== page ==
CD review

Karoline Wallace – ‘Stiklinger’

Karoline Wallace – Stiklinger
(Øra Fonogram, OF169. CD review by Mike Collins)

A steady stream of new, inventive music from Norway continues to appear on Øra Fonogram, the Trondheim-based label. Stiklinger (meaning ‘cuttings’) is the second release for the label from composer and vocalist Karoline Wallace and is a suite of original pieces arranged for an octet, mixing adventurous improvisation, imaginative writing and recorded ‘cuttings’ from Wallace’s life to compelling effect.

The first sounds are a pulsing, dense chord from the piano, overlaid by a ragged, half-sung half-croaked chant punctuated by pure toned leaps from Wallace. It’s clear from the outset that this is an adventure in sound and ensemble playing. The opener Rosehus develops the pulsing motif, with a swaying rhythm emerging, crackly sound cuttings from tapes of Wallace’s family recordings adding ambience, scampering improvisation weaving darting lines from Thibault Gomez’s piano, Jonas Engel’s clarinet and Wallace’s vocals. Tri loopår starts with honking alto from Engel, quickly engulfed by tumult from the whole band, before the mist suddenly clears and a skipping, staccato, arranged section appears, only to dissolve again into whimsy, ghostly phrases from cello and trumpet, supplied by Ida Nørby and Erik Kimestad Pedersen respectively.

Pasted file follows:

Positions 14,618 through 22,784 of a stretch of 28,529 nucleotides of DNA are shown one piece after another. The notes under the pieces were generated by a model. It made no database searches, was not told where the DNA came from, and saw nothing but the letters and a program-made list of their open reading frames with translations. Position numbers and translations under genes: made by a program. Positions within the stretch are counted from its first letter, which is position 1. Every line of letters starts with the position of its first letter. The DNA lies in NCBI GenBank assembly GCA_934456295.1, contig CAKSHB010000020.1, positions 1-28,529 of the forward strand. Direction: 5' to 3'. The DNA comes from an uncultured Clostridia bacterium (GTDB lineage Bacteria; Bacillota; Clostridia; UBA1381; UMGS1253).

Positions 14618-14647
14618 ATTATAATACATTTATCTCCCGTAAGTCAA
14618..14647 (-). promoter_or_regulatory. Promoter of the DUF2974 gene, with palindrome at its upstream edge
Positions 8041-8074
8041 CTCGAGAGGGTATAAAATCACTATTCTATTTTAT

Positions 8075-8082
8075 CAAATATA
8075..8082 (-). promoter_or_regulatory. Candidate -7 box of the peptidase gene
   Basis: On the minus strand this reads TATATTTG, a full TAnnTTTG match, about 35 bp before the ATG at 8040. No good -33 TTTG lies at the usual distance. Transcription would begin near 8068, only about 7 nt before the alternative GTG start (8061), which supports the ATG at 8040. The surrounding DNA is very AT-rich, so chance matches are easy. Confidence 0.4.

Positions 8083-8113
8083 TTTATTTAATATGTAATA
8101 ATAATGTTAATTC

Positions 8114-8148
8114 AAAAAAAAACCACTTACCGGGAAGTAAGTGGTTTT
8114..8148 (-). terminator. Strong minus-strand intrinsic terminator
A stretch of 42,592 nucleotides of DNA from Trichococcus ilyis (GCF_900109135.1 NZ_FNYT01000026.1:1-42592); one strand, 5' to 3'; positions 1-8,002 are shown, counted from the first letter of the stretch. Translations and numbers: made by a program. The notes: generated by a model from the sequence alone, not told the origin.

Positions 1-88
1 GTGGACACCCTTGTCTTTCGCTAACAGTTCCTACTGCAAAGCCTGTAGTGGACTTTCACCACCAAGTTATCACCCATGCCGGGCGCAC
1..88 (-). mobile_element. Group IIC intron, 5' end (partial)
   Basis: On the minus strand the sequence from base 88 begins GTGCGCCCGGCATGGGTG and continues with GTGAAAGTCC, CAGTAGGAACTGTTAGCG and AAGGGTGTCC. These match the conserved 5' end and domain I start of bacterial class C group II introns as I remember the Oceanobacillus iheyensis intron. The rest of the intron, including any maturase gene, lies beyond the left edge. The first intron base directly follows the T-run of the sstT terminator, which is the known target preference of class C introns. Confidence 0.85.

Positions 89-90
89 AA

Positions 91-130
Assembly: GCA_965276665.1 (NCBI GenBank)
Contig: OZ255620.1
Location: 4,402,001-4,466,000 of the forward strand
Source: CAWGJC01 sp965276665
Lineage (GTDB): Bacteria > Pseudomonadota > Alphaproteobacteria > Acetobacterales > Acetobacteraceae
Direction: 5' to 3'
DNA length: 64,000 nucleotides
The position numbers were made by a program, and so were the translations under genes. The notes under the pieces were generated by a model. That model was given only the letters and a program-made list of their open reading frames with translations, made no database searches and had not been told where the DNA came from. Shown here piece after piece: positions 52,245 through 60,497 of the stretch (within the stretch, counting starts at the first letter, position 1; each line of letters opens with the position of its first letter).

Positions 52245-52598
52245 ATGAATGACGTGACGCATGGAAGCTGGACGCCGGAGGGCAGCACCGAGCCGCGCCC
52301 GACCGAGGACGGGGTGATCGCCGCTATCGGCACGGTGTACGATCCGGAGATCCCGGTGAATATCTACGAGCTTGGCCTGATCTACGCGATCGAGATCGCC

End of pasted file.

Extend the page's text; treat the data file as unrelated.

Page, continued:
In any one of these pieces it’s possible to discern a sensibility for folk melodies, jazz inflections, a collage like approach to composition, with effects and recordings part of the weave. Plis Rosalin starts as an unadorned melody, Wallace’s vocal accompanied by the simplest of accompaniments from plucked strings and percussion. The melody then veers off into more abstract territory and the atmosphere thickens until a wild sax solo over a rocky, thumping groove leads the ensemble to a climactic chant-like hook before the hubbub subsides.

The inspiration for the suite, Wallace reports, is her grandmother’s garden. The weaving of recordings and voices from her own story make this a very personal document in some ways, but there’s a spirit and intensity to this music given wings by a finely attuned and inventive band. It makes this an absorbing and enjoyable listen.

Mike Collins is a pianist and writer based in Bath, who runs the jazzyblogman site. Twitter @jazzyblogman

LINK: Stiklinger on Bandcamp

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